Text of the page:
“The only things certain in life are death and taxes.”
— Benjamin Franklin
Actually, make that death, taxes, and inflation.
Surveying the raft of end-of-year surveys floating around right now, it quickly becomes apparent that not only are our taxes set to rise in 2013, but the cost of a whole lot of other stuff is going up, too. The question is: How much more expensive will life get in the new year? Here are the grim statistics.
According to the U.S. Department of Agriculture’s Center for Nutrition Policy and Promotion, your average American family of four spent $236.60 a week on groceries in 2012, roughly $1,000 a month. Thanks in large part to this past summer’s drought, that number will rise in 2013.
The USDA estimates that grain prices will be about 3% higher in the new year. Add in the cost of converting grain to meat and dairy products, and food items could take an even bigger bite out of your budget. When all’s said and done, expect your grocery bill to go up about 4% in the new year. Call it $40 a month.
Health care: $247
The Kaiser Family Foundation estimates that this same average U.S. family of four spent about $4,129 on health insurance premiums in 2012. Other researchers estimate we spent an average of $962 on top of those premiums, in out-of-pocket spending (OOPS) on medical costs.
Even if you’re an optimist, though, and assume those OOPS costs hold steady in 2013, benefits analyst Aon Hewitt says you should expect a 6% hike in the cost of employee health care premiums alone: an extra $247, give or take (more likely taken), out of your paycheck.
Getting to work these days generally requires the use of a car. And whether your ride is a Tesla (TSLA) Model S, a me-too electric like the Lexus CT 200h, or even a humdrum Hyundai, expect higher sticker prices in the new year.
Tesla’s bumping the price of its flagship electro-sedan a cool $2,500 to $59,900 in 2013. The cheaper 2013 Lexus is rising nearly $3,000 in price. Meanwhile, the $2,000 price hike at Hyundai — the “econobox” car company — represents a staggering 16% price hike to $14,545. Of the three, Lexus’ buggy sells closest to the 2012 average cost of a new car — $30,748. So don’t be surprised if many of the cars you window-shop this new year cost about $3,000 more than they used to.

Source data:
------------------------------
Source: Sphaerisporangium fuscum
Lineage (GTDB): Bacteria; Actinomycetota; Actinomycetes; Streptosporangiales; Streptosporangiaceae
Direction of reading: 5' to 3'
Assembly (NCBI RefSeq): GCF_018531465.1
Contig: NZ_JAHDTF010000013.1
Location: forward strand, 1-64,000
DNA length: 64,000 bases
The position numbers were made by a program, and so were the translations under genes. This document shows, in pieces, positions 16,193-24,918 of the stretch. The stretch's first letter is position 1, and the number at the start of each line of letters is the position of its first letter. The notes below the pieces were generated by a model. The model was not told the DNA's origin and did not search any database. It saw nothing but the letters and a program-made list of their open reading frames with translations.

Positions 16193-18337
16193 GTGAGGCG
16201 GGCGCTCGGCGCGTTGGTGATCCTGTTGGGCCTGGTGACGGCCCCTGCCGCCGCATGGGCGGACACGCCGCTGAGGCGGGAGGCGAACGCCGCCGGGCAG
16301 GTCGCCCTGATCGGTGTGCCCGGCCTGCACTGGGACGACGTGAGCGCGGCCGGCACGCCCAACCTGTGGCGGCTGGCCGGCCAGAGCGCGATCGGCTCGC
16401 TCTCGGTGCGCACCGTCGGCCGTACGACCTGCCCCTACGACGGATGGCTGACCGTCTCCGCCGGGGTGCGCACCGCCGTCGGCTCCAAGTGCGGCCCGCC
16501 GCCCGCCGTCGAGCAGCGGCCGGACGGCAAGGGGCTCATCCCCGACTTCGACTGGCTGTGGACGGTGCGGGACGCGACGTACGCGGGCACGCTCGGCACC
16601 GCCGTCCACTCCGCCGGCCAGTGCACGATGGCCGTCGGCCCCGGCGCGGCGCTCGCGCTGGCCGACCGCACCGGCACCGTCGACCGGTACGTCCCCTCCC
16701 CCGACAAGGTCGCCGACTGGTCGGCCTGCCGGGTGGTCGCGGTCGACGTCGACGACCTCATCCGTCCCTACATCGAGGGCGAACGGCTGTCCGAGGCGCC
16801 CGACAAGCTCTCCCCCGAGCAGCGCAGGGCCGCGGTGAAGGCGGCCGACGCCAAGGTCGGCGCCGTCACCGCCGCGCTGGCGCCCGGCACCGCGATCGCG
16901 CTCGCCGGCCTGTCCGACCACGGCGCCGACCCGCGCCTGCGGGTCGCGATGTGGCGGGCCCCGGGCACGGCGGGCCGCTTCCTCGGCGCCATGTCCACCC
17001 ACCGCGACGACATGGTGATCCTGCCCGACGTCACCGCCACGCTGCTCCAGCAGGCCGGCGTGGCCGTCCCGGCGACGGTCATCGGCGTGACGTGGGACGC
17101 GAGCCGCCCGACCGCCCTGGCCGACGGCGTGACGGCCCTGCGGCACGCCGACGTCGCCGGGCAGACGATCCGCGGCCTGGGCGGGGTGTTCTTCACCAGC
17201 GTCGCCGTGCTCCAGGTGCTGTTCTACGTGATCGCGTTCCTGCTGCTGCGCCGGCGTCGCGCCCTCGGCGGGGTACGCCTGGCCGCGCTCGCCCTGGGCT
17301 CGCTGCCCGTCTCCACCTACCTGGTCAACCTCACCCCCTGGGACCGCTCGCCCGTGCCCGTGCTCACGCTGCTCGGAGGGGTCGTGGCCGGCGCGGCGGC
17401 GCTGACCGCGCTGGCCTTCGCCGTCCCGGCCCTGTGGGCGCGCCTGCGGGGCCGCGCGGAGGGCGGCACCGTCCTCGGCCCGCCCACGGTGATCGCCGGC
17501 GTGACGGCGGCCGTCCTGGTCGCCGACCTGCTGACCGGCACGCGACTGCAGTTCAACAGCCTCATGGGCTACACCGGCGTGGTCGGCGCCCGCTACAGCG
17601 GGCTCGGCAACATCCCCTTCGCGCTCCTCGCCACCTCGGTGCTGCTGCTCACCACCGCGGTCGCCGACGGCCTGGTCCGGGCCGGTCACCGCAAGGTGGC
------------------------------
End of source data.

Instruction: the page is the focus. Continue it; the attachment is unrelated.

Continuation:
Computing costs: $20
It’s hard to live in this modern world without the Internet and a computer to connect you to it. Unfortunately, Microsoft (MSFT) knows that, and it’s probably why Mr. Softy feels it can safely raise prices on its latest edition of Microsoft Office by as much as 17% in 2013.
Next year, expect an Office Home Student 2013 disk containing Word, Excel, PowerPoint, and OneNote to set you back $140 — $20 more than Office 2010 did last year. If you need the more powerful Office Home Business 2013 suite, that’ll come with a similar $20 bump (to $220).
Everything else: $47
These days, it seems most everyone buys most everything online. That’s bad news for two reasons. First, the more sales tax deals Amazon.com (AMZN) signs with several states, the more likely you are to get hit with higher transaction costs on online purchases. And that’s just the start. After you’ve bought an item online, you still have to get it shipped.
That’s particularly distressing, because in December, both FedEx (FDX) and UPS (UPS) announced they’re raising rates. FedEx says it’s hiking the cost of shipping via FedEx Express by 3.9% on Jan. 7, and upping the cost of FedEx Ground service by 4.9%. Taking its cue, UPS said it will raise its own UPS Air rates 4.5%, and UPS Ground will cost 4.9% more.
Now consider that InternetRetailer.com estimated that the average consumer spent about $1,207 online in 2012. Consider further that although many online stores advertise their goods as coming with “free shipping,” there’s rarely such a thing as a free lunch. Generally speaking, when an e-tailer says it will ship something “for free,” it means the shipping cost has been built into the item’s price. That being the case, online shopping in 2013 could conceivably cost you $47 more than it did last year… just to guarantee FedEx and UPS their Christmas bonus.